For newcomers

At the bottom of each post there is the word "comments". If you click on it you will see comments made by followers, and if you follow the instructions you may also comment and I always welcome that. I have found many people overlook this part of the blog which is often more interesting than the original post!

My blog nick-name is SIR HUGH. I'm not from the aristocracy - my middle name is Hugh which relates to the list of 282 hills in Scotland compiled by Sir Hugh Munro in 1891. I climbed my last one (Sgurr Mor) on 28th June 2009


Wednesday, 27 January 2010

56 - To trust the map or not?

On Mick and Gayle’s last post they discovered a footpath had changed on the map – they were using an older map and found the change updated on a newer version when they got home.

With route and location finding I have found  the map is usually correct. On my last trig points outing (see my Post 55) this was not true. I had difficulty finding the trig at Kelleth NY 664 067 because it was  against a high drystone wall and only visible from the side of the wall we were not on. I was trying to position myself in relation to a mature, deciduous wood that must have been there for over fifty years and measuring perhaps 200m x 200m. This wood turned out to be south-east of the trig and is not shown on the 1:50000 or on the 1:25000 maps although woods to the north of similar size are.

If I can’t make things fit, especially if hot and bothered, or if I’m being blown off my feet by the wind I try to find somewhere to sit down and think it all out carefully. It is so easy to convince yourself that you have made things fit when you haven’t, but if the map is wrong you are unfortunately thrown back onto your, hopefully, vast store of experience.

I have been playing with my Memory Map 2800. Following a footpath on the map there is sometimes a discrepancy between the GPS cursor on the map and the footpath on the map, despite the fact that you know for certain you are on the path. I am not sure whether this is down to inaccurate plotting of the path by the OS or to the vagaries of GPS.


Unknown said...

I would bet on a error by the OS. Dealing with that much data, errors are bound to creep in.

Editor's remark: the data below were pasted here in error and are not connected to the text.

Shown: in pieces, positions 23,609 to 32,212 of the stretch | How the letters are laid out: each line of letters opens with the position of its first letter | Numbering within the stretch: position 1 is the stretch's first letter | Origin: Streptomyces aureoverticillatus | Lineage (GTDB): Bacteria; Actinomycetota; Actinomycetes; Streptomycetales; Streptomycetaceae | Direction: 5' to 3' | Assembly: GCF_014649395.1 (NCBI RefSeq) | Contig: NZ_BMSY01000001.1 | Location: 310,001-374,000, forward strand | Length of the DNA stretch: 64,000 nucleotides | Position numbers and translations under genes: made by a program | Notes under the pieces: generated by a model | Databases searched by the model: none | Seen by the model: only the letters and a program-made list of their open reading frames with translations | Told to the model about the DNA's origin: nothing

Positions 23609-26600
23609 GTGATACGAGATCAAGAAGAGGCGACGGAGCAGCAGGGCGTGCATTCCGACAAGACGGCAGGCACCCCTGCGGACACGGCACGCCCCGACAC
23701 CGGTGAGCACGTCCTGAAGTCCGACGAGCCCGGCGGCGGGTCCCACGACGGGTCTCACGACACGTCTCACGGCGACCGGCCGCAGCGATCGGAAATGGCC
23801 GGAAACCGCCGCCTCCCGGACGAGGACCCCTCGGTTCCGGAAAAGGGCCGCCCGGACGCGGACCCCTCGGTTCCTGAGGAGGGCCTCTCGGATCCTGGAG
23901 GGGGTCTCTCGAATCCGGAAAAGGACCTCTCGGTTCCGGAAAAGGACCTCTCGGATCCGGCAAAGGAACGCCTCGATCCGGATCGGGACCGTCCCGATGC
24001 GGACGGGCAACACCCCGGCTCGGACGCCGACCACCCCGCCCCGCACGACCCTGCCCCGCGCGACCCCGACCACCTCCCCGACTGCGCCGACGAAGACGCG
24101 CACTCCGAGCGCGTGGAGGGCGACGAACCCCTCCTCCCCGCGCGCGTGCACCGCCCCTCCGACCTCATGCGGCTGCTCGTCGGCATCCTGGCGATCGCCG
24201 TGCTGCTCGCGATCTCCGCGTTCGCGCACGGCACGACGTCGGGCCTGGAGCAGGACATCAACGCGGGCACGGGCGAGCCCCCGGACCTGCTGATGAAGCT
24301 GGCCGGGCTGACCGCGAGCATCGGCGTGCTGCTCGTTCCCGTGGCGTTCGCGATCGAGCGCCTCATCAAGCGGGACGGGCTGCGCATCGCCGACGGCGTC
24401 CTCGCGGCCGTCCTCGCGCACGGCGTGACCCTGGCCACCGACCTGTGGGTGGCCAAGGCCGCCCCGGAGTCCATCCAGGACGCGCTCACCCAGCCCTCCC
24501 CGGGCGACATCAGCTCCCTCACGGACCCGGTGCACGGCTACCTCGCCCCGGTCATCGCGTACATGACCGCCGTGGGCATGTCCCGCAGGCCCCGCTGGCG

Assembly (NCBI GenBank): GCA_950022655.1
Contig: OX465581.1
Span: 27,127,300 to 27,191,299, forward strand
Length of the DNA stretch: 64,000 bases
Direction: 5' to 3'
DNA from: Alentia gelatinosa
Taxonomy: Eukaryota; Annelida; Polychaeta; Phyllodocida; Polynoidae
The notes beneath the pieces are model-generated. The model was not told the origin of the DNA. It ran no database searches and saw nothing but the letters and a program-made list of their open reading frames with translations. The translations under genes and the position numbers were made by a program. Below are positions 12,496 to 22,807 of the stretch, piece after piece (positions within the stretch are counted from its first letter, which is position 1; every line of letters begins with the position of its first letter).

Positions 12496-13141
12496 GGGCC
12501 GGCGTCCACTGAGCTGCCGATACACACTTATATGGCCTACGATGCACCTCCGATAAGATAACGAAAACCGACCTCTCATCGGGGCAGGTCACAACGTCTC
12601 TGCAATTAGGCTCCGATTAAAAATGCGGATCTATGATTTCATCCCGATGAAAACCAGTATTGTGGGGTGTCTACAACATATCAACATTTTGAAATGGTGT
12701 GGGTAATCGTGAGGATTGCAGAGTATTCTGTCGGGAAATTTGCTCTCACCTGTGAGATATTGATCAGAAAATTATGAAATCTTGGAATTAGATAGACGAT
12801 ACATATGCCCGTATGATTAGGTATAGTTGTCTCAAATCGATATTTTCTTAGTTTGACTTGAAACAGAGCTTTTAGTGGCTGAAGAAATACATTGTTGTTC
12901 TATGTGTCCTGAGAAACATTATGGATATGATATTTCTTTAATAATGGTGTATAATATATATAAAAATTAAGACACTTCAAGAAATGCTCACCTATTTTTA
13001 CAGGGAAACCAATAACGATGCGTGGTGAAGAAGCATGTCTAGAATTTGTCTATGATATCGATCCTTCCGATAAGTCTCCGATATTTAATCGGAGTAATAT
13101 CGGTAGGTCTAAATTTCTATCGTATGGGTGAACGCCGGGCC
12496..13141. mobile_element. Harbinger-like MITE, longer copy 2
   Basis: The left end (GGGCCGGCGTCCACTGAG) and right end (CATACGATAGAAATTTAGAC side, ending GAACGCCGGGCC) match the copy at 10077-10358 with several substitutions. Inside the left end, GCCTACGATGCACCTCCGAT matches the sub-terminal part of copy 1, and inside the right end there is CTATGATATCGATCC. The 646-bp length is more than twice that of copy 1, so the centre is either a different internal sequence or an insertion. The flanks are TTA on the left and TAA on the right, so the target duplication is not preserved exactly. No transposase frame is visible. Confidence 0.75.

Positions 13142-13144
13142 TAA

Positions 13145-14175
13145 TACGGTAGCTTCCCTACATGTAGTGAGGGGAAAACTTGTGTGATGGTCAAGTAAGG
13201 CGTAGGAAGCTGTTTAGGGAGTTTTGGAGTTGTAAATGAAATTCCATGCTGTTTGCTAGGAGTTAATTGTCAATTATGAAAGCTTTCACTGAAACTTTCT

afootinthehills said...

The OS isn't perfect by any means, but digital mapping software is not 100% accurate either so I'd probably go for the error lying there. (I'assuming you obtained your co-ordinates from MM).

Roderick Robinson said...

In fact the OS is quite clearly a tool of the government. In successive editions of the relevant map I understand what started out as Windscale became Sellafields (or the other way round) and is now merely an unexplained enclosure or even more mendaciously a néant.

afootinthehills said...


If so, when the Highlands are at last covered in wind turbines at the behest of our Scottish Government, and wildness gone forever, you won't find any marked on any OS map of Scotland!

Sir Hugh said...

All – thanks for your comments. The consensus seems to be a cynical view of the OS. I agree to some extent, but have to say that from my fairly limited experience of maps in other countries we have much to be thankful for.

BB – thanks for a new word for my French vocabulary – I will attempt to find an early opportunity to use it when I arrive at Carcassonne on 25th May.

afootinthehills said...

I can't speak for M-M 2800, but on the on-computer digital maps (all of them) there is certainly error. Put your cursor on a known height eg summit of Ben Nevis and you won't get the right answer.

OS maps are easily the best in the world and for me anyway, a GPS is useful for confirming my position in really foul weather within the stated levels of accuracy and that's it! I love technology but as Ray Jardine (formerly of NASA)said "technology will always let you down.

Happy navigating!